Maintenance Notice

Due to necessary scheduled maintenance, the JMIR Publications website will be unavailable from Wednesday, July 01, 2020 at 8:00 PM to 10:00 PM EST. We apologize in advance for any inconvenience this may cause you.

Who will be affected?

Advertisement

Citing this Article

Right click to copy or hit: ctrl+c (cmd+c on mac)

Published on 09.09.20 in Vol 4, No 9 (2020): September

Preprints (earlier versions) of this paper are available at http://preprints.jmir.org/preprint/17154, first published Nov 21, 2019.

This paper is in the following e-collection/theme issue:

    Original Paper

    eHealth Communication With Clients at Community-Based HIV/AIDS Service Organizations in the Southern United States: Cross-Sectional Survey

    Division of Health Education, Department of Health and Kinesiology, Texas A&M University, College Station, TX, United States

    Corresponding Author:

    Lisa Tisdale Wigfall, MCHES, PhD

    Division of Health Education

    Department of Health and Kinesiology

    Texas A&M University

    2929 Research Parkway

    College Station, TX, 77843-4243

    United States

    Phone: 1 979 845 4779

    Fax:1 979 847 8987

    Email: lwigfall@tamu.edu


    ABSTRACT

    Background: Providing HIV/STD testing and prevention education, medical and nonmedical case management, housing assistance, transportation services, and patient navigation are just a few examples of how community-based HIV/AIDS service organizations will help the United States realize the goals of the updated National HIV/AIDS Strategy.

    Objective: In this study, the aim was to assess electronic data security confidence level, electronic communication behaviors, and interest in using eHealth communication tools with clients of staff at community-based HIV/AIDS service organizations.

    Methods: Staff were recruited from 7 community-based HIV/AIDS service organizations in the southern United States (3 in South Carolina and 4 in Texas). The principal investigator used state department of health websites to identify community-based HIV/AIDS service organizations. Staff were included if they provided HIV/STD prevention education to clients. A recruitment letter was sent to community-based HIV/AIDS service organization leaders who then used snowball sampling to recruit eligible staff. Chi-square tests were used.

    Results: Among staff (n=59) who participated in the study, 66% (39/59) were very or completely confident that safeguards are in place to keep electronically shared information from being seen by other people; 68% (40/59) used email, 58% (34/59) used text messages, 25% (15/59) used social media, 15% (9/59) used a mobile app, 8% (5/59) used web-enabled videoconferencing, and 3% (2/59) used other tools (eg, electronic medical record, healthnavigator.com website) to communicate electronically with their clients. More than half were very interested in using eHealth communication tools in the future for sharing appointment reminders (67%, 38/59) and general health tips (61%, 34/59) with their clients. Half were very interested in using eHealth communication tools in the future to share HIV medication reminders with their clients (50%, 29/59). Forty percent (23/59) were very interested in using eHealth communication tools to share vaccination reminders with their clients.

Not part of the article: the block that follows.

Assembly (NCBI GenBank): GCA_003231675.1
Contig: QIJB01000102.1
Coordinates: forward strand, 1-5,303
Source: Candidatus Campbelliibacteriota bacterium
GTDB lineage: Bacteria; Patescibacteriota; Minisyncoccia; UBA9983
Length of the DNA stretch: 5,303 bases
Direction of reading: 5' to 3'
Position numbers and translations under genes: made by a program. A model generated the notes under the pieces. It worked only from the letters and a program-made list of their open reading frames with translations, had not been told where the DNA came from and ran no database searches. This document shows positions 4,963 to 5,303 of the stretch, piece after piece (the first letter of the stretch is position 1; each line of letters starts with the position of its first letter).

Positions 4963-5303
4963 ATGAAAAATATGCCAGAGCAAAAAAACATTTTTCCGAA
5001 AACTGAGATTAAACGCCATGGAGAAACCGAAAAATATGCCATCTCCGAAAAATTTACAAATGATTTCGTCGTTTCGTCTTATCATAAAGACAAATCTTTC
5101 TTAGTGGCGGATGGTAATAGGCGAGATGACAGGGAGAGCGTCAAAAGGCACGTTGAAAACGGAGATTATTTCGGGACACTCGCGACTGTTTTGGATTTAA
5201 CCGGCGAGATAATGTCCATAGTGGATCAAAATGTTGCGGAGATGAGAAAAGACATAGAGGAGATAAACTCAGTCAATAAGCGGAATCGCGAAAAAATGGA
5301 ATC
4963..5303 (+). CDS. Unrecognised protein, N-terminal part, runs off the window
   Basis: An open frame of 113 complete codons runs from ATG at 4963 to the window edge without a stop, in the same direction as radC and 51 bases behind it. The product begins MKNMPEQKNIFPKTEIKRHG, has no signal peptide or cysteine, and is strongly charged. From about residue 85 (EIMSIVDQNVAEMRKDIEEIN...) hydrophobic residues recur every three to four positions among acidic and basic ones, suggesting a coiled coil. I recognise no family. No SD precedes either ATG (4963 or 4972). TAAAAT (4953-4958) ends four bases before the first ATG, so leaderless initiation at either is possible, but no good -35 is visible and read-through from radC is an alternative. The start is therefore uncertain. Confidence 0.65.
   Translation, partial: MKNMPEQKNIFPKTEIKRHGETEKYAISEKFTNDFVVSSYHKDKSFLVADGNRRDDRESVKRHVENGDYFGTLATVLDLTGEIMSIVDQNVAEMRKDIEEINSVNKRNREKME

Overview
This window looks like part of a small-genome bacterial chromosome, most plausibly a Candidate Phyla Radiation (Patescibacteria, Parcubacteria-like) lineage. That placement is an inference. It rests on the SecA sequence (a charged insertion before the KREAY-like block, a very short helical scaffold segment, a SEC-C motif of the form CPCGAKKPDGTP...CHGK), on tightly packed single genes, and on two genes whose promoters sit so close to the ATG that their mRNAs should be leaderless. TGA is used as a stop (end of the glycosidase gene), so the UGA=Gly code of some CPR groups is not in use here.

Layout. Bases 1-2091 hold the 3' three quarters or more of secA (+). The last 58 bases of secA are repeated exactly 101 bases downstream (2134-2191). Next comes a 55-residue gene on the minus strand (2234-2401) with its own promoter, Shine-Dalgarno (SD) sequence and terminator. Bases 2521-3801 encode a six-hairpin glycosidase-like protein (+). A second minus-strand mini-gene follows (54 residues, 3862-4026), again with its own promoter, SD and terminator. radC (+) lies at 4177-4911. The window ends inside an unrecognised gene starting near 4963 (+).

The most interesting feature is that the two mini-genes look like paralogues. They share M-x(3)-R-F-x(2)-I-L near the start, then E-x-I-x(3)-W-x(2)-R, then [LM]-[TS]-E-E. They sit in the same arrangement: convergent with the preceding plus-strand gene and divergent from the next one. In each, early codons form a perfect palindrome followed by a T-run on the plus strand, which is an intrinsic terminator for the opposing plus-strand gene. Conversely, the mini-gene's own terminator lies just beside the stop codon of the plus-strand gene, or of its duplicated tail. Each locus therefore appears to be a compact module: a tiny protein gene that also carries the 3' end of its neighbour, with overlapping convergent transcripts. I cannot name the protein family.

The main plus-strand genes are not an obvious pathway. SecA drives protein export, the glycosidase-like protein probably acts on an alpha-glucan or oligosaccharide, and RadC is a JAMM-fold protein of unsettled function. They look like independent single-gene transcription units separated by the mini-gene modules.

Conclusions: Community-based HIV/AIDS service organization staff had some level of confidence that safeguards were in place to keep electronically shared information from being seen by other people. This is critically important given the sensitivity of the information shared between community-based HIV/AIDS service organization staff and their clients, and because many staff were very interested in using eHealth communication tools with their clients in the future. It is very likely that eHealth communication tools can be used in community settings to improve health outcomes across the HIV care continuum; in the interim, more research is needed to better understand factors that may facilitate or impede community-based HIV/AIDS service organization staff use and client acceptability.

    JMIR Form Res 2020;4(9):e17154

    doi:10.2196/17154

    KEYWORDS



    Introduction

    Background

    The 4 main goals of the updated National HIV/AIDS Strategy [1] are reducing new HIV infections, increasing access to care and improving health outcomes for people living with HIV, reducing HIV-related disparities and health inequities, and achieving a more coordinated national response to the HIV epidemic. Providing HIV/STD testing and prevention education, medical and nonmedical case management, housing assistance, transportation services, and patient navigation are just a few examples of how community-based HIV/AIDS service organizations will help the United States realize its vision to